The Elbow - An Anatomical Overview
An Anterior view basically means the front view. This "Anterior View" of the image to the right is showing the muscle and tendon layers of the right arm from the front side. The medial epicondyle area (source of Golfer's Elbow pain) are on the "inside" of the elbows (closest to the torso) whereas the lateral epicondyle is located on the outside of the elbows (away from the torso).
A Posterior view basically means the back view. This "Posterior View" of the image to the right is showing the muscle and tendon layers of the right arm from the back side. The lateral epicondyle area (the troublesome spot for Tennis Elbow) is best shown from this view.
The elbow is made up of a simple hinge joint that connects the upper arm bone (humerus) to the forearm bones (the radius and the ulna). The actual joint is made up of the humerus and ulna; the bigger bony prominence at the end of the ulna is called the olecranon. The bony bumps found at the bottom of the humerus are called epicondyles; they are found on either side of the olecranon. The elbow is a stable joint that has a lot of muscles, tendons (smooth, strong fibers that attach muscle to bone) and ligaments (fibers that attach bone to bone) crossing it. These tissues allow the elbow to move and act like a hinge:
- Bending your arm and wrist towards you (flexion)
- Straightening your arm or bending your wrist away from you (extension)
- Twisting your forearm or palm of your hand down or inward (pronation)
- Twisting your forearm or palm of your hand upward (supination)
Common Elbow Diagnostic Tests
A medical professional will sometimes recommend diagnostic testing to obtain more detailed information, and assess the amount and/or type of damage done to your elbow . There are a variety of different tests available to help them analyze the situation; and the recommendation will be dependent on your injury.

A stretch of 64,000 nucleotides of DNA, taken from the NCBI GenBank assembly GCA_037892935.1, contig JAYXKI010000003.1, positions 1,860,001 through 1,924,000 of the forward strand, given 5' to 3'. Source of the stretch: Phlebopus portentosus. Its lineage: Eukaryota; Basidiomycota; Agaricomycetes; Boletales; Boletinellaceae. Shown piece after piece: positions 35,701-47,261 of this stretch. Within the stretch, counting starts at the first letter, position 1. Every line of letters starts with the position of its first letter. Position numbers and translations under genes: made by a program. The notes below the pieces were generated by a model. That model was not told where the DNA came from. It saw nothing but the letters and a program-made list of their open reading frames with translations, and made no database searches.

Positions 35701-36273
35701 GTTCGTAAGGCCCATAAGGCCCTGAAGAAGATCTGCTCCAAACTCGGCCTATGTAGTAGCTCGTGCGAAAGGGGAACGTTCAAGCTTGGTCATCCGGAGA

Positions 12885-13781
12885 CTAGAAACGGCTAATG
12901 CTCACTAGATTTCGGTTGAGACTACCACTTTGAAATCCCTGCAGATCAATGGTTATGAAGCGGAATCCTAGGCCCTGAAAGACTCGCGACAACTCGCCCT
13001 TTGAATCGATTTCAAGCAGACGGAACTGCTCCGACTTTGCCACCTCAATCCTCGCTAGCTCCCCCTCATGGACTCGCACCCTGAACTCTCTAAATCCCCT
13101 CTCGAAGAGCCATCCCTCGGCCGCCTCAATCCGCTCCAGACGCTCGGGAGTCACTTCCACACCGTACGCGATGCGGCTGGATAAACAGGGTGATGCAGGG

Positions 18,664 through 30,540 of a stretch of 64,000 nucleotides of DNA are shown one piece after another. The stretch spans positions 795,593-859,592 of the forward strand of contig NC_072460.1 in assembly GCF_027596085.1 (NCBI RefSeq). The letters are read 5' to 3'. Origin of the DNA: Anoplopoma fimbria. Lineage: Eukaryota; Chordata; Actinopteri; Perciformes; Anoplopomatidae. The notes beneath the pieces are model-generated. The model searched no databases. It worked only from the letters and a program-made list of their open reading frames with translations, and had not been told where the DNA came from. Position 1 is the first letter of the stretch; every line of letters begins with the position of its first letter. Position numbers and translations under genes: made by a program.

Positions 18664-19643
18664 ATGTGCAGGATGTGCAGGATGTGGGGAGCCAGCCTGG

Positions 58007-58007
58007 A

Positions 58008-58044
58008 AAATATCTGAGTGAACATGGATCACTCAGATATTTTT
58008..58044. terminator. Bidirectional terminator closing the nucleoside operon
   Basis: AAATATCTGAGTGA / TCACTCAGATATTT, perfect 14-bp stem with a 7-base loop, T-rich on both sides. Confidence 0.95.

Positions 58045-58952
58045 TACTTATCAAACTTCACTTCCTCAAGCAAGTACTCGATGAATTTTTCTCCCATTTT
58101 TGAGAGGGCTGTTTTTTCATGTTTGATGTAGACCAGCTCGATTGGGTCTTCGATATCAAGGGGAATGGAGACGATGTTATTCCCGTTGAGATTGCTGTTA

X-rays will provide an image of the overall structure of your elbow, including the ability to quickly determine potential bone damage. It is helpful in identifying abnormal bone shapes, fractures, arthritis, and degeneration (wear and tear) within the joint. It can identify loose bones (sometimes a result of sharp impact) and bone abnormalities that may mimic a tendon tear.
CAT scans (or CT - computerized tomography) can be used to provide a 3-dimensional assessment of the bones and soft tissues in and around your elbow joint and may be used to identify a ligament or tendon tears.
MRIs (magnetic resonance imaging) will provide more detailed information and will help to evaluate the soft tissues in and around your knee joint (muscles, tendons, ligaments, menisci, other connective tissues). It can identify ligament and cartilage damage, and help to determine the extent of your injury, the displacement and degree of your tear, fluid in the elbow, tendon / ligament tears, and/or other associated conditions.
The type of test recommended will depend on your symptoms and the opinion of your medical professional. Other methods such as electromyogram or arthroscopic surgery can be used to determine more information if required.